Government promises compensation for Monteregie flood victims
Civil security officials anticipate more flooding in the Monteregie region, as the water levels of the Richelieu River continue to rise -- forcing hundreds of people to leave their damaged homes.
Winds from the south are expected to raise the levels of the Richelieu River by at least 15 centimetres, which would bring it to 40 centimetres higher than normal.
There's 80 millimetres of rain forecast for the Montérégie by Friday, which will only worsen what is already a practically untenable situation in communities like Saint-Paul-de-l'Ile-Aux-Noix, which saw 100 per cent more rainfall last month than normal.
More than 1700 homes have been affected by the flooding over the past several days, and at least 450 people have been forced to evacuate and take refuge at local community centres.
"It's the price we pay for living near the river," Francois Fleury, who had not yet left his home, told CTV Montreal's Catherine Sherriffs.
However, even though firefighters were going door to door in Saint-Paul-de-l'Ile-Aux-Noix on Tuesday to try and encourage residents to leave, many refused to do so, choosing instead to stand by their homes as they came under attack from the rising waters.
"I'm trying to protect my house the best I can," said resident Bruno DeMontigny, who received extra sandbags from a local business because the town ran out of them.
There's been about 2,000 evacuations ordered across the Richelieu Valley region, but only about 500 have actually deserted their homes.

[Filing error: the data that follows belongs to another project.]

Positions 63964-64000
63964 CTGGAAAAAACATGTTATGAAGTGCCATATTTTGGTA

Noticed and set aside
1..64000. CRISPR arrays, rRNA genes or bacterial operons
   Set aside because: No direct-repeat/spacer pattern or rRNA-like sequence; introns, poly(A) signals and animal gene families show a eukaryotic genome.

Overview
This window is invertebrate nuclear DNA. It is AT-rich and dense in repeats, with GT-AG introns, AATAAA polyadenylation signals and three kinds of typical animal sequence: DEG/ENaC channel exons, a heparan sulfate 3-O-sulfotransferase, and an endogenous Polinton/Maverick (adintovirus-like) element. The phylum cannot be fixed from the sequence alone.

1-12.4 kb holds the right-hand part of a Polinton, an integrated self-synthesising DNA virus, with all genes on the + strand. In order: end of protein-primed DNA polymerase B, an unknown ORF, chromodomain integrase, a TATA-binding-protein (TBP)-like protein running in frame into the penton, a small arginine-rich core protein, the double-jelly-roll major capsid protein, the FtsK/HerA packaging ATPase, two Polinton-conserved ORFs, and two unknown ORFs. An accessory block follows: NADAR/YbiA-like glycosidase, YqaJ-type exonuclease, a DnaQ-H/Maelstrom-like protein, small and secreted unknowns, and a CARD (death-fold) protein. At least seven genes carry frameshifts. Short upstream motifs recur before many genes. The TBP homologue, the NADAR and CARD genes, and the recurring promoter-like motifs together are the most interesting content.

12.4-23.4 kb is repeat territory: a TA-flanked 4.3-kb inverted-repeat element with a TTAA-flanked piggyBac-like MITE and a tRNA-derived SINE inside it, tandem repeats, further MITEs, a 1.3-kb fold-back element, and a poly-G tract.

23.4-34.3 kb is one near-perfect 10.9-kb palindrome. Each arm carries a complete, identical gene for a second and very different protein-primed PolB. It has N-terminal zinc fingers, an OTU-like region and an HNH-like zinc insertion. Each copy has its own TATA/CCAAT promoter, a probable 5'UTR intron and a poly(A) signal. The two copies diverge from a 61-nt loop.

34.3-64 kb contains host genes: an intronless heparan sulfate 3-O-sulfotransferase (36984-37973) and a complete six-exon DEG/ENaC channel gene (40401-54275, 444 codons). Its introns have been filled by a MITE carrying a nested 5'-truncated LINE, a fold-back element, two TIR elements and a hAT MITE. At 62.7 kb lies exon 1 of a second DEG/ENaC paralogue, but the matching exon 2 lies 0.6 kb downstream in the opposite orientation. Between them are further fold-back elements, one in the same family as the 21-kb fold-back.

"People don't want to leave their homes, and that's a big problem that we're facing right now," says Saint-Paul-de-l'Ile-Aux-Noix fire chief Gilles Bastien.
However, some have taken the advice to leave more by necessity than by choice. Martin Dufresne says he decided to move his family out of his house because the water was undrinkable and the indoor plumbing was sporadic. He also had to watch as his newly renovated basement sat submerged by flood waters.
"There's nothing you can do to stop it," Dufresne said. "Sure I'm upset, but what's done is done."
But finally Tuesday night, some good news came in the form of a government promise to compensate flood victims for the damages to their homes.
An information meeting was held in St-Jean-sur-Richelieu to inform residents that the Quebec government has not forgotten them.
"All the people that's in their own place, they're eligible to have some money from the government," said St-Jean Mayor Gilles Dolbec.
Government inspectors will be dispatched as soon as this weekend to assess damages, and there is a set amount determined for the loss of various goods. For instance, a refrigerator is worth $1,000, utensils are worth $70, a television is worth $450, bedroom furniture is worth $1,000 per occupant and clothes are worth $1,200 per occupant.
The victims will then need to submit a claim form for the assessed damages and they will be entitled to an immediate payment of 50 per cent of those damages, with the rest coming at a later date.
It will be a big help for people like the Melancon family, who have three feet of water in their basement. Thankfully, they are trying to see a difficult situation in a good light.
"I always wanted a pool," Jean-Guy Melancon told CTV Montreal's Camille Ross, "but not that big."
Melancon can't even see the street he's lived on for 35 years, but he is hardly alone, and the hundreds of people who have been forced from their homes in the region will surely see the government money as a ray of hope.
"Anything they can give us would sure be appreciated," Melancon said, "that's for sure."